[webkit-dev] Growing tired of long build times? Check out this awesome new way to speed up your build... soon (HINT: It's not buying a new computer)

Michael Catanzaro mcatanzaro at igalia.com
Mon Aug 28 20:10:21 PDT 2017

On Mon, Aug 28, 2017 at 7:37 PM, Keith Miller <keith_miller at apple.com> 
> Given that most of the build time in incremental builds is scanning 
> dependencies, this change is probably only barely noticeable.

What, with CMake? That's true of the make backend, but definitely not 
the ninja backend. You should pass -GNinja to get the ninja generator. 
I thought the build-webkit script already did this by default.

> Bundling happens as part of the CMake configuration process, in the 
> CMake build.

Do you have a patch or branch somewhere we could look at? This is very 

> namespace FILENAME {
> 	static int myVariable { 0 };
> 	static int myFunction() { return myVariable; }
> }

I'm afraid you might be underestimating how much pain this would be. We 
use file-static functions all over the place, scattered across source 
files. We can't reasonably add namespace guards around individual 
functions scattered all throughout files, so we're going to need to 
move them all to one place, in the files, which will seriously hurt 
readability. Regardless, we will need a lot of forward declarations to 
make this workable. (At least those can all go in one place.)

I'm not saying this is a bad idea. I think we should try it. We should 
be willing to put up with some annoyance in order to get faster builds. 
But I suspect converting the WebCore and WebKit layers is going to be a 
lot harder than JSC.

Wherever possible, we are going to want to convert file-static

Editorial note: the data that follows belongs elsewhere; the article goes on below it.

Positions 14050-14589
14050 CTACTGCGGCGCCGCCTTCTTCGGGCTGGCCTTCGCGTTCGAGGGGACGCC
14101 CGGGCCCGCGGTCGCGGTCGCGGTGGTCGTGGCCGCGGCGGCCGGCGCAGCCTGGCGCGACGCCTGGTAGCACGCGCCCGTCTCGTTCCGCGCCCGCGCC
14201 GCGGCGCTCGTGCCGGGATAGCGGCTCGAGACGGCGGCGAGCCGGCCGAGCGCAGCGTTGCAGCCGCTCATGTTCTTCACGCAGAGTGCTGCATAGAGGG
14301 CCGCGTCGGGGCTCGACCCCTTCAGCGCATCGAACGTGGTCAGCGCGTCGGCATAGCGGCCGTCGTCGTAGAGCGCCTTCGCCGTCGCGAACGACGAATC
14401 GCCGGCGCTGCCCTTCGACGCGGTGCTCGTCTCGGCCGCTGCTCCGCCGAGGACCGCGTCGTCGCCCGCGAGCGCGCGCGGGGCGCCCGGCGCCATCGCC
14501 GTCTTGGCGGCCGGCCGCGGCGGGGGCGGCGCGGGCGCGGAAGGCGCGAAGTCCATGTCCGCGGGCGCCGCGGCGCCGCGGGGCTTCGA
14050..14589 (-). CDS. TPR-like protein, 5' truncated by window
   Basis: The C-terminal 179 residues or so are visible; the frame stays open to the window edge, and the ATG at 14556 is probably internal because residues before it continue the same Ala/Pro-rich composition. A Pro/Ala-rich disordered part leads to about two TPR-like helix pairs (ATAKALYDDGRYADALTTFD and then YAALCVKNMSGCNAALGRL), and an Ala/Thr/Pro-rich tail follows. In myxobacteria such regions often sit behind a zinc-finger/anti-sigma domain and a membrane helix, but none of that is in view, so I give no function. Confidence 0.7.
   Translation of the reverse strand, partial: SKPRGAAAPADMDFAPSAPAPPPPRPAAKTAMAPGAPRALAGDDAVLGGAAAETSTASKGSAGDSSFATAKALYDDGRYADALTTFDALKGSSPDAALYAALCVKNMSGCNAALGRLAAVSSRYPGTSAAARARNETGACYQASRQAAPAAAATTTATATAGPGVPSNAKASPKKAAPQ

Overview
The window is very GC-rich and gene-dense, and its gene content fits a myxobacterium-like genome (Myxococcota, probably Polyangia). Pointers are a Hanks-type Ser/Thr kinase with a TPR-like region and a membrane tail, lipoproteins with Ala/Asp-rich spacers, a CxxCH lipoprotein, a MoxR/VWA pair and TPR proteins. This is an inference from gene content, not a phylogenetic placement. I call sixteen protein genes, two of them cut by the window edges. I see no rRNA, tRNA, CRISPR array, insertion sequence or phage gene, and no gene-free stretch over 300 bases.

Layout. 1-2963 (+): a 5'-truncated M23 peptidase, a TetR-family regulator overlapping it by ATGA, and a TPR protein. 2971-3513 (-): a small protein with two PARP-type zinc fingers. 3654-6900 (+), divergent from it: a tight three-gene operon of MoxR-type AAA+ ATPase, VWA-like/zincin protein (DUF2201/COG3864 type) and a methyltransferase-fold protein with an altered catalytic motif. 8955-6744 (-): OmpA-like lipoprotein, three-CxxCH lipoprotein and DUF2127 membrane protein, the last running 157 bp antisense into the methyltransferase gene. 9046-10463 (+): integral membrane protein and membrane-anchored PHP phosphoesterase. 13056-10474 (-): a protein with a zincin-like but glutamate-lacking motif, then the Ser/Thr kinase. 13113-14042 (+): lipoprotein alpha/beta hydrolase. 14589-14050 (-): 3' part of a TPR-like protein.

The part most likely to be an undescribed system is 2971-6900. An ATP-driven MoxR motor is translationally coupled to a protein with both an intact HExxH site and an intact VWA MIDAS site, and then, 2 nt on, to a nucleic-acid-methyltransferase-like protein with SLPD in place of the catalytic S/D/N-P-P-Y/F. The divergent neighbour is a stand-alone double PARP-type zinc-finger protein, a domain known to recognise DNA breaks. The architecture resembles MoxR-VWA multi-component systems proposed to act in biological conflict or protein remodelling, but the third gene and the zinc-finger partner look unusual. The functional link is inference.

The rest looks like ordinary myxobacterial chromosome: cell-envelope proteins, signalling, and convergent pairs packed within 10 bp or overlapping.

functions into private C++ class member functions. That will go a long 
way to easing the pain in C++ files, and it will probably be a lot of 
work, but it seems like a no-brainer task if we're going to be using 
unified builds. GObject implementations are going to be harder though, 
since that won't be an option. But it would be simple to just exclude 
those; they're probably a very small component of overall build time. 
And I have no idea how this will work with Objective C++, but those 
could be excluded too if need be.

Some alternative strawman proposals:

 * We could not use any namespaces and just fix name clashes as they 
arise, but only if we have some more predictable way to determine which 
files will be built together regardless of port or build configuration. 
Say files in small directories all get built together, while files in 
large directories get built together if their filenames start with the 
same letter. That might be too confusing, but a scheme like that would 
make it possible for us to ensure we don't have name clashes regardless 
of port configuration, while avoiding the need to add namespaces all 
over the place.

 * We could run all source files through a script that looks for 
file-static symbols and manually renames them to include the filename. 
Of course that would  itself slow down the build, but this would have 
the least overall impact on our development. The script would need to 
be smart enough not to touch class-static functions in C++ classes that 
are declared in source files.


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